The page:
5 Navigating collaboration—Māori/Pasifika
Te Reo Areare report to Te Kāhui Whetū
5.1 Mā Te Huruhuru Te Manu Ka Rere
The attention of Miro Māori was focused on collective action against the global budget by broadening the perspective to include personnel and resources.
5.2 Heartland tour
In Ōtautahi the tour shared the impact within the ECE sector since 2010. Members of the wider community did not realise how government policy had impacted on kaiako and tamariki alike where reduced funding and increased costs has forced teachers to find other ways to fund operations.
5.3 Kōhanga Reo
Tena tatou katoa. He maha ngā nekenekehanga kei roto i te Poari o te Kōhanga reo. Kua puta atu Te Whāriki mo ngā Kōhanga reo, engari kei te whakarite tonu ngā wā whakangungu i tenei marau. Kua timata tatou he panui hei whakamohio ngā mema Kōhanga reo i roto i to tatou uniana i ngā nekenekehanga o to tatou uniana.
We sent electronic postcards to the Minister of Education, Nikki Kaye, asking for a paid release day to unpack and analyse the updated early childhood curriculum, Te Whāriki. The postcards were followed with visits and messages to let the minister know how strongly many ECE teachers felt about this oversight. What about the classroom teachers—when do they get time to meet and work with Curriculum Champions?
NZEI and PPTA Māori members responded to a national challenge to consider the possibility of developing a new and fit for purpose collective agreement for area schools. Tension remains between Primary and Secondary members around release time and study leave provisions, with differences within each agreement having an impact on the operations of the whole school.
5.6 Kaiawhina Tautoko/Kaiarahi i te Reo
The Teachers’ Aide training programme is available for those interested in becoming qualified teacher aides. We are maintaining pressure on the government because the Support Staff negotiations could depend on concerted pressure from community.
5.7 Te Umanga Mātauranga
Restructuring within the Ministry of Education and a name change (Learning Support Ministry of Education) are two major issues engaging members. The role of Te Umanga Mātauranga in Kāhui Ako is underway with a trial in Waiāriki.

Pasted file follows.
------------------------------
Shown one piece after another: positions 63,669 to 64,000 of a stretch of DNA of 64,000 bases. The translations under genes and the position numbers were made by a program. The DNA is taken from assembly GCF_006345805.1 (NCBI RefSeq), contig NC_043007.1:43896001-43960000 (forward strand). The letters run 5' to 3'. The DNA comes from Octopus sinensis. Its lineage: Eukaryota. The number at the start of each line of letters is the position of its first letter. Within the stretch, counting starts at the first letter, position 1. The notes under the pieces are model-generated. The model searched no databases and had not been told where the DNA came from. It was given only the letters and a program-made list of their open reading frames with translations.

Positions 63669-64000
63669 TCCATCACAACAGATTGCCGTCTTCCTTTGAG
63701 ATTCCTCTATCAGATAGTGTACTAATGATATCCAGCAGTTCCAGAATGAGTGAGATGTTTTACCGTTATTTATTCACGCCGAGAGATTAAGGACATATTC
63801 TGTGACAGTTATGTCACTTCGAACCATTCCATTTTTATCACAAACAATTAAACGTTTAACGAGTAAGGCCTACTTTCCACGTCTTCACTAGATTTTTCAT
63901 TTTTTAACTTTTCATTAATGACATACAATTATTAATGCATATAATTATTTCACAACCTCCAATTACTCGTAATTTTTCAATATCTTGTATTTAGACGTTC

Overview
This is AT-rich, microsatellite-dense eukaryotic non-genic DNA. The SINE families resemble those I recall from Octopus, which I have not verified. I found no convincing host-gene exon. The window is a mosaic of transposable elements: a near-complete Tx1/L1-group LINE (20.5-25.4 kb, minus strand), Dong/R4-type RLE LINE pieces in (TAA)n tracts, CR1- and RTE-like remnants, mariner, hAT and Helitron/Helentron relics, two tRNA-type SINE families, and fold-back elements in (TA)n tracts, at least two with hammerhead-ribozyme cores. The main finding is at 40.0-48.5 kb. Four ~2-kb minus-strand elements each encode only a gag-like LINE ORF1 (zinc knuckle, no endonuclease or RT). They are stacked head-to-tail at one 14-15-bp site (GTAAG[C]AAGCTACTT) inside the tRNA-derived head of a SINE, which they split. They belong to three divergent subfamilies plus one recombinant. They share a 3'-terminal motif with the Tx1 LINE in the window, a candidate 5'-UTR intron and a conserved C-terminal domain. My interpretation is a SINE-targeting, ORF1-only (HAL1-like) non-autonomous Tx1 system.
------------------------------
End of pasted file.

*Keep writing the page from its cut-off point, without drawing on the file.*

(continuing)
Tumuaki Māori Hauora from an NZEI Te Riu Roa Principals’ survey has highlighted several concerns for Tumuaki Māori. Keeping ourselves and our colleagues safe is not always easy to do but regular reminders from staff and whānau about work life balance should be kept to the fore within our busy schedules.
5.9 Te Kupenga Rangatahi/New Educators Network
There were three very successful events during which Miro Māori members were able to establish a national network and kōrero kanohi ki te kanohi about ngā take Māori. Issues varied from event to event but good information generated great activism.
5.10 Hui-a-Rohe Whānui, Te Ngaio Tū
We held an informative hui in Papaioea with korero of the origins of Papaioea, and local sites of significance. Topics we covered included Miro Māori membership across NZEI Te Riu Roa, updates from Area Councils, mahi tahi, interactive workshops to re-engage and re-activate other members and raukuratanga—sharing stories on our learning journeys.
5.11 Iwi Relationships
Pressure to build relationships with iwi has been dependent on the readiness of iwi, through connections with Te Reo Areare, to provide introductions and time to proceed. Tiriti o Waitangi claim meetings, structural reorganisations and new body corporates are the reasons that lengthen the time to make connections.
5.12 Local body elections
Te Reo Areare noted there were several local Councils who have gained Māori and Pasifika representation including a Mayor who is Māori, and a Mayor who speaks te reo Māori. Issues for candidates included water, homelessness, and transport.
5.13 Kapa Haka Claim
The 2016 Primary Teachers Collective Agreement settlement successfully negotiated 140 Kapa Haka Teacher Relief Days for every 2 years for teachers involved in Te Mana Kuratahi. The process has been shaped for notification, allocation and collecting evidence for future bargaining rounds.
5.14 Climate Change
Mai te Kāhui Whetū me te Hui ā Tau i whakatau tētahi kaupapa here hei tiaki pai i a Papatūānuku. Katahi te mahi tahi ko tēnei. Kua tīmata tātou ki te tiaki i a Papatūānuku. Ehara i te mea he mea hou tēnei ki a mātou engari kei te aro tātou o NZEI Te Riu Roa kia whakarite tukanga hei tū hei kaitiaki. Mā tātou e poipoi ngā mokopuna kia mōhio ai i tō rātou taiao.
5.15 NZCTU Biennial Hui
I tū tēnei hui i te 4-6 o Haratua 2017 ki Kirikiriroa Marae. I tae ngā māngai Māori o ngā uniana rerekē o te motu. Ko ngā kaupapa nui o te hui, ko te Pōtitanga, Kotahitanga, Papatuānuku—Tiaki whenua, PCP update, Paora Stanley—Tauranga Moana Iwi, Mana Taurite- aged care workers entitled to Pay Equity.
5.16 Ngā Pae o Te Maramatanga
This was an opportunity for us to explore the narrative around food sovereignty, indigenous approaches to guardianship, resource management and finding pathways that will lead to flourishing people when we have air, land and water.
“Spirit women water is why we have life, singing to the water and ourselves- water is life and it can heal and has a spirit.”
Elder Sherry Copenance, First Nations Canada
5.17 Te Takanga o te Wā—Māori Histories
Schools can use Te Takanga o te Wā as a framework to introducing significant Māori historical places or events that have contributed to local iwi infrastructure, geography and aspects of behaviour. Sir Pita Sharples initiated Te Takanga o te Wā during his time as Associate Minister of Māori Education.
Schools have trialled Te Takanga o te Wā, using local iwi stories and resources to great effect on the learning and knowing of both the students and the wider school community.